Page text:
I admittedly cannot sit still and spend a great deal of time fidgeting. When I was younger, I used to get in trouble for not sitting in my desk. Thankfully, I do not have a very sedentary job, but for those of you who do and want to get a little extra cardiovascular activity in throughout the day, start tapping those toes and swiveling that desk chair. A new study now shows that fidgeting at your desk could actually contribute more to your cardiorespiratory fitness than previously thought.
According to a study featured on Science Daily, researchers have found that both the duration and intensity of incidental physical activities also known as IPA are associated with cardiorespiratory fitness. The study was conducted at the School of Kinesiology and Health Studies. It was published in Medicine and Science in Sports and Exercise, the journal of the American College of Sports Medicine.
"It's encouraging to know that if we just increase our incidental activity slightly--a little bit more work around the house, or walking down the hall to speak with a co-worker as opposed to sending an email--we can really benefit our health in the long-term," said Ashlee McGuire, the study's lead researcher and a graduate student in the School of Kinesiology and Health Studies. "Best of all, these activities don't take up a lot of time, they're not difficult to do, and you don’t have to go to a gym.”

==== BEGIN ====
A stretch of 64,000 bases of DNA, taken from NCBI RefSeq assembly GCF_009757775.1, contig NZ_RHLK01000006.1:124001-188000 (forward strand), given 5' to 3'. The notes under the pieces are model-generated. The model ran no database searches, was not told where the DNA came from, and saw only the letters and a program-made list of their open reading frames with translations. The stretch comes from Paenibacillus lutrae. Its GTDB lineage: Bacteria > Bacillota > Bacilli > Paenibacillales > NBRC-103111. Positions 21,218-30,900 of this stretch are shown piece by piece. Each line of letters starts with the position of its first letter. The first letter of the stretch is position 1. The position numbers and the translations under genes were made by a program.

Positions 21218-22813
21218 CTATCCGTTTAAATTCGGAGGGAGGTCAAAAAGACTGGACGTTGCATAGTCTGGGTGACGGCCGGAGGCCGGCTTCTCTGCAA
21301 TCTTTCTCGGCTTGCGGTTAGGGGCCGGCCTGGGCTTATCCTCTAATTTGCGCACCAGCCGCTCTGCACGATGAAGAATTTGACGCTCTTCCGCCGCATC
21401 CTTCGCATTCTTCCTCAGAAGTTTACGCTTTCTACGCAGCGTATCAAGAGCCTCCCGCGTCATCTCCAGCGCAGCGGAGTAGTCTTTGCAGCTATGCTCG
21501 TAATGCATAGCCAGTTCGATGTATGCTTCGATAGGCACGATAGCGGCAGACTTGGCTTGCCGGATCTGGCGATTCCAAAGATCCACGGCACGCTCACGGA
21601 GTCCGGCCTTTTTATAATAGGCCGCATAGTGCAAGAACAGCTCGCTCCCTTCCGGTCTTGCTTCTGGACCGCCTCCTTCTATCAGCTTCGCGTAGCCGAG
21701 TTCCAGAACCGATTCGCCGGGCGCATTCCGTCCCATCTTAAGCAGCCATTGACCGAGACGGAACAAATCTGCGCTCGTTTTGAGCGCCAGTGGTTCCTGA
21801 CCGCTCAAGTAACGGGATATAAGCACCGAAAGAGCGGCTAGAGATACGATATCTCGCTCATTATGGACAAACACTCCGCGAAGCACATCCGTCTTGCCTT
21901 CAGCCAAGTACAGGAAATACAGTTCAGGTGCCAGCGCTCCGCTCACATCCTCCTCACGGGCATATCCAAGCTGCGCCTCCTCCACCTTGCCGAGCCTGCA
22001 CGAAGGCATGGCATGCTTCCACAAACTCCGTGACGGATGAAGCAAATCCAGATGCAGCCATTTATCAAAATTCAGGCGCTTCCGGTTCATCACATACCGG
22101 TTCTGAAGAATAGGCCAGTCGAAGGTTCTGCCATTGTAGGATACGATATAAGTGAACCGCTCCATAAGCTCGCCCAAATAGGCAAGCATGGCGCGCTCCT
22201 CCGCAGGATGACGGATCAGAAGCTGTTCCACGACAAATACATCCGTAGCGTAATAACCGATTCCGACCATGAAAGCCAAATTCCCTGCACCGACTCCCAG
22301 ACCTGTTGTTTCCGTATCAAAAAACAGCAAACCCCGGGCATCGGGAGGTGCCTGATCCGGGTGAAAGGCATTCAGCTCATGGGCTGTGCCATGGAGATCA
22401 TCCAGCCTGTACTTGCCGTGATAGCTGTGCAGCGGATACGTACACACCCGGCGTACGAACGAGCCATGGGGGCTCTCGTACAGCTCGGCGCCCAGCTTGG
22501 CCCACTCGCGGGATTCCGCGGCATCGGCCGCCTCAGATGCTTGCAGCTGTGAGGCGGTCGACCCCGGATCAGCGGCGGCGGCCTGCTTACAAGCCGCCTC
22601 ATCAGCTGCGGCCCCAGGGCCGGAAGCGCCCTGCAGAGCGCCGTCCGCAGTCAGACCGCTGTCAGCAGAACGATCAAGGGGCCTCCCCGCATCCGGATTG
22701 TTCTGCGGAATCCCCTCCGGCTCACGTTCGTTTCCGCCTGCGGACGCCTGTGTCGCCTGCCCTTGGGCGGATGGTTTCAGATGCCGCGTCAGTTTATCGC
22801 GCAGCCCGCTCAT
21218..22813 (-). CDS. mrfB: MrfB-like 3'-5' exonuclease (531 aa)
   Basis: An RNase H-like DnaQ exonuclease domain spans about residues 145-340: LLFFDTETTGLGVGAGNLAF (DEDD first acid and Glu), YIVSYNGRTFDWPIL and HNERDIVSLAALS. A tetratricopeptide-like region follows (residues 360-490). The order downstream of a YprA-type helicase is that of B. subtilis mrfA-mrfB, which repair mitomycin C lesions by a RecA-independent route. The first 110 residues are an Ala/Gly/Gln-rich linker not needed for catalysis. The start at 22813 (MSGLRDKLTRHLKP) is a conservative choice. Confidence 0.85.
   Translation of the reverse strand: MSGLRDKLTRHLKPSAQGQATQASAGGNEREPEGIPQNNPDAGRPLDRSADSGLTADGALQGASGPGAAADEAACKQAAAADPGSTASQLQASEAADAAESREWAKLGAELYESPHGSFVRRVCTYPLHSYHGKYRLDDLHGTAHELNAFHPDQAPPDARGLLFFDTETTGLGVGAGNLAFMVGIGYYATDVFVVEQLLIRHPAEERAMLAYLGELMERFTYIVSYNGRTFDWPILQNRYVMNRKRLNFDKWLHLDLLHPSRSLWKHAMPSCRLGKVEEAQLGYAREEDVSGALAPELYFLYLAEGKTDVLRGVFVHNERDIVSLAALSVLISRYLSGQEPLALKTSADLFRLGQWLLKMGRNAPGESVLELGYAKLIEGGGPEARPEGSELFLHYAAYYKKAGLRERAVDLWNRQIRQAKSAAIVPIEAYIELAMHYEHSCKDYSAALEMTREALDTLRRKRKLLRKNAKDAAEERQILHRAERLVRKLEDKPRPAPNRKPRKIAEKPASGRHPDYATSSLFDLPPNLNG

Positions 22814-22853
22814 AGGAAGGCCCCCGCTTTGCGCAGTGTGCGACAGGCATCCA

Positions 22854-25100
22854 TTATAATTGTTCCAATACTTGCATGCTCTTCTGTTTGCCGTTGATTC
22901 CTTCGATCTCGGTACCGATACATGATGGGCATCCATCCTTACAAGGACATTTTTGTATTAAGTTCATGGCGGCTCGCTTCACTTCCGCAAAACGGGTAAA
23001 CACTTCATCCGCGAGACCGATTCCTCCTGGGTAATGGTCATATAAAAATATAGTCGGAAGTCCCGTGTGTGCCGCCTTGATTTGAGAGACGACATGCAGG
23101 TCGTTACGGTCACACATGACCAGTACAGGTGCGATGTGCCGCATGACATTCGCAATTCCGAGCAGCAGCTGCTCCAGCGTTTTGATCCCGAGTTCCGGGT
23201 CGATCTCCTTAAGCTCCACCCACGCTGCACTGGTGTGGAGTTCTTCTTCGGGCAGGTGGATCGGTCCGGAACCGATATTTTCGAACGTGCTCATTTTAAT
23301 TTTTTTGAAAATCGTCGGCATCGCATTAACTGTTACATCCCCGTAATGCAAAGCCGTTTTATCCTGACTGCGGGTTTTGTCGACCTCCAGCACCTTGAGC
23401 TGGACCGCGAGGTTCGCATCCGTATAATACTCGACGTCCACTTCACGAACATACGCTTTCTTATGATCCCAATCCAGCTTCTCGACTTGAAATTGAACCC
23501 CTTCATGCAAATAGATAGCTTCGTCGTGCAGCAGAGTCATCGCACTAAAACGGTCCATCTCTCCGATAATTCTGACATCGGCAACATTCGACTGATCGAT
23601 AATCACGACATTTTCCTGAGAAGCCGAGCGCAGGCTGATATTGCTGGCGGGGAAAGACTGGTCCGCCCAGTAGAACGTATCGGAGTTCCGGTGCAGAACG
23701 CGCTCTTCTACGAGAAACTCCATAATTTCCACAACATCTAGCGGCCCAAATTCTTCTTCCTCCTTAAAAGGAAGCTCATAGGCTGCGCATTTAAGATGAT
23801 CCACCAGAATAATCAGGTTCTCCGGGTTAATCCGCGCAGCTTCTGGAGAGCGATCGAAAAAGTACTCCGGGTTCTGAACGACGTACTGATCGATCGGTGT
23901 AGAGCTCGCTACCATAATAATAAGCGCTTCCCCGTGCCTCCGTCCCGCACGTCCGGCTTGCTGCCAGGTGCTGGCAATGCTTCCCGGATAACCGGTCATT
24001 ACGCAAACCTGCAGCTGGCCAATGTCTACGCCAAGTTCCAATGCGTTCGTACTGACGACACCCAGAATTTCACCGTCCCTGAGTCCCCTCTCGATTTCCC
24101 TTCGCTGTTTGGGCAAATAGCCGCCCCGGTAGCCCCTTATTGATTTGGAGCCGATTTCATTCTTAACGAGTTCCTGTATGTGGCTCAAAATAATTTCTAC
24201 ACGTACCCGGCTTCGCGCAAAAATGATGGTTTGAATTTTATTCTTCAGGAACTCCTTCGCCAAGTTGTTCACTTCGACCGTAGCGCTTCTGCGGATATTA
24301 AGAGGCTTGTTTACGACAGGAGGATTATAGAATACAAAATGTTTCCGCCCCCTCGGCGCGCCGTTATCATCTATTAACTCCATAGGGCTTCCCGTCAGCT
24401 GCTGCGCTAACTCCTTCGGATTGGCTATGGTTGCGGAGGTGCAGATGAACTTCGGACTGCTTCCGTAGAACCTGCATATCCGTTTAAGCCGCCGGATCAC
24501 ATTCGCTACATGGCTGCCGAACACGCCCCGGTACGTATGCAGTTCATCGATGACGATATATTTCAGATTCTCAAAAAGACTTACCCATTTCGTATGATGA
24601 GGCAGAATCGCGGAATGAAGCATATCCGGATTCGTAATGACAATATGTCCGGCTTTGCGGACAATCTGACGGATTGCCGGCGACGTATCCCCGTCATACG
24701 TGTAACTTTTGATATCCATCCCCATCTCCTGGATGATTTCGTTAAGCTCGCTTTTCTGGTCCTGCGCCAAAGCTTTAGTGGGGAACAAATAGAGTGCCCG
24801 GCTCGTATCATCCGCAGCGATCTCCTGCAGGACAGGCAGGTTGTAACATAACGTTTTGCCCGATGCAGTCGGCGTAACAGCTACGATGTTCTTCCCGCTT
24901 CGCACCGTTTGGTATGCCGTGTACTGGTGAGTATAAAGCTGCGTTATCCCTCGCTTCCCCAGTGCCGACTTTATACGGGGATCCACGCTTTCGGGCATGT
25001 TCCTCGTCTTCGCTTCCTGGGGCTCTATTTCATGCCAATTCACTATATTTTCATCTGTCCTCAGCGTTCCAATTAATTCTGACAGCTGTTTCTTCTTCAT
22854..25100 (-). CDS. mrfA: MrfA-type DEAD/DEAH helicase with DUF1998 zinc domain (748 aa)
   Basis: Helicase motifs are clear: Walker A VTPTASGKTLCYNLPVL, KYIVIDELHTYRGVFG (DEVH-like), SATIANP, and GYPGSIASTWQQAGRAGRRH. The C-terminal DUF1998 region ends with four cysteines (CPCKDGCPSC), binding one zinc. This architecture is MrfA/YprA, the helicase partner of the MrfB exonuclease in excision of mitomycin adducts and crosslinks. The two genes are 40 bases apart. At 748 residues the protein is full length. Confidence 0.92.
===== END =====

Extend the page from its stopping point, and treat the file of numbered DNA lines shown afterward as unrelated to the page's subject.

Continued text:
From a professional standpoint, I think you still need the gym or some form of intentional exercise. My philosophy is to implement both into your daily or weekly routine. I also am a proponent of workplace wellness programs to help fight off obesity due to the many occupational hazards including obesity as a result of being in a sedentary job.
Studies show that exercise programs in the workplace have been proven to increase productivity and lower absenteeism. For example, according to statistics posted on PreventDisease.com, "Johnson and Johnson reduced their absenteeism rate by 15 percent within two years of introducing their wellness program. They also cut their hospital costs by 34 percent after just three years.